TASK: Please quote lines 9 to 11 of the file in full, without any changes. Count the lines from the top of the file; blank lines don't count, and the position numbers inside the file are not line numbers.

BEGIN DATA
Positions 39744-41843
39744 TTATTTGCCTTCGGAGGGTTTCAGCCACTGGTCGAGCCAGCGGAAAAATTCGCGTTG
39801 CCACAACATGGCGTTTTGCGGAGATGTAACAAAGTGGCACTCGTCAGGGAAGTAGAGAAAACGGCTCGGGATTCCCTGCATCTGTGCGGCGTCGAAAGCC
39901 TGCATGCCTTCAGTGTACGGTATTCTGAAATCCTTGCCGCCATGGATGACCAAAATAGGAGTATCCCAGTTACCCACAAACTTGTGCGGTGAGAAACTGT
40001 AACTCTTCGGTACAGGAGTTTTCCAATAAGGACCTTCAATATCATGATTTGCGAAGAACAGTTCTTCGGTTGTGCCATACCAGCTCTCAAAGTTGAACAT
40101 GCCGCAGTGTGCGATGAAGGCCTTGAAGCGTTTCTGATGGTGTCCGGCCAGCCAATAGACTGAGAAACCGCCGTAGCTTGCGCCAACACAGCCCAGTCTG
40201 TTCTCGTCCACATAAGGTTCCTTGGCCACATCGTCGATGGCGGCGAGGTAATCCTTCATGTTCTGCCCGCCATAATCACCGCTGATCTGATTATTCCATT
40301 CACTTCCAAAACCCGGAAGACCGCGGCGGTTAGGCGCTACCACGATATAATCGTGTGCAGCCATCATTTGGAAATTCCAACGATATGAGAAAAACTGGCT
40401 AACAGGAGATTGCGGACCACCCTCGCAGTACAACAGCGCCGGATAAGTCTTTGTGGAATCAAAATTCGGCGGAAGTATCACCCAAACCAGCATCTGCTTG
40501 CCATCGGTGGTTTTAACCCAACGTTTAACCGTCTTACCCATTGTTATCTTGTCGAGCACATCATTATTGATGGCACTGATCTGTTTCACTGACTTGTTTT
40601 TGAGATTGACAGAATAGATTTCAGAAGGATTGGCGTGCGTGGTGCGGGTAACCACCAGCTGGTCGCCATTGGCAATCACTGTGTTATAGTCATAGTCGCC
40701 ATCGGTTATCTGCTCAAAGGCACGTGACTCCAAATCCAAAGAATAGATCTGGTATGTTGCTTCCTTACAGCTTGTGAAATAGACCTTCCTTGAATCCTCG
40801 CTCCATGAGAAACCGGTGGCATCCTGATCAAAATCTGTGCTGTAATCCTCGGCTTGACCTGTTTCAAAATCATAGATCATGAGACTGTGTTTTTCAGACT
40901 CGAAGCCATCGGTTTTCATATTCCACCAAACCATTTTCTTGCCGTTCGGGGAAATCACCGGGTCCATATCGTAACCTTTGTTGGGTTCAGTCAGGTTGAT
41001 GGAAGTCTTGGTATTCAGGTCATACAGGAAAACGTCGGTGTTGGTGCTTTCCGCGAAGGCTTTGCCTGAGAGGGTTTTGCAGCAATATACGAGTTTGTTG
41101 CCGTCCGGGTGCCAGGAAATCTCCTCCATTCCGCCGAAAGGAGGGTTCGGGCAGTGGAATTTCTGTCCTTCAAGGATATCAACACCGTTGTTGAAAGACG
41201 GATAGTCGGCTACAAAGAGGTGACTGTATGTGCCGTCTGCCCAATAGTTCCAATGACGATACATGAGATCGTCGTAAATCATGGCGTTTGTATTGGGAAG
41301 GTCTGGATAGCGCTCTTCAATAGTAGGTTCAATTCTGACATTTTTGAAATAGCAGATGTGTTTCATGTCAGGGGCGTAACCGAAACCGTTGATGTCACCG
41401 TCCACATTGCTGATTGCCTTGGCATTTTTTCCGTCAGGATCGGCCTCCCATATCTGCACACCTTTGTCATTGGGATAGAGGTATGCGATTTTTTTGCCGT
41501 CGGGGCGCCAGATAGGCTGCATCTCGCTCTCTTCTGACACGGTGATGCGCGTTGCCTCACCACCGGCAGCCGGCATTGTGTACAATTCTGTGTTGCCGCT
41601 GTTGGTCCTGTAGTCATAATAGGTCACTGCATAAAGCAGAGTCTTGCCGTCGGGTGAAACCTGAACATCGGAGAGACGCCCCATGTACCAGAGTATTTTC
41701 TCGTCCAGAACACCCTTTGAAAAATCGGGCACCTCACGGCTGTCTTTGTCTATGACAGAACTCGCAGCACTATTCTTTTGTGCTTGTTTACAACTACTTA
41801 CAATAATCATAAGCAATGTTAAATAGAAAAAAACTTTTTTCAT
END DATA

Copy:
40401 AACAGGAGATTGCGGACCACCCTCGCAGTACAACAGCGCCGGATAAGTCTTTGTGGAATCAAAATTCGGCGGAAGTATCACCCAAACCAGCATCTGCTTG
40501 CCATCGGTGGTTTTAACCCAACGTTTAACCGTCTTACCCATTGTTATCTTGTCGAGCACATCATTATTGATGGCACTGATCTGTTTCACTGACTTGTTTT
40601 TGAGATTGACAGAATAGATTTCAGAAGGATTGGCGTGCGTGGTGCGGGTAACCACCAGCTGGTCGCCATTGGCAATCACTGTGTTATAGTCATAGTCGCC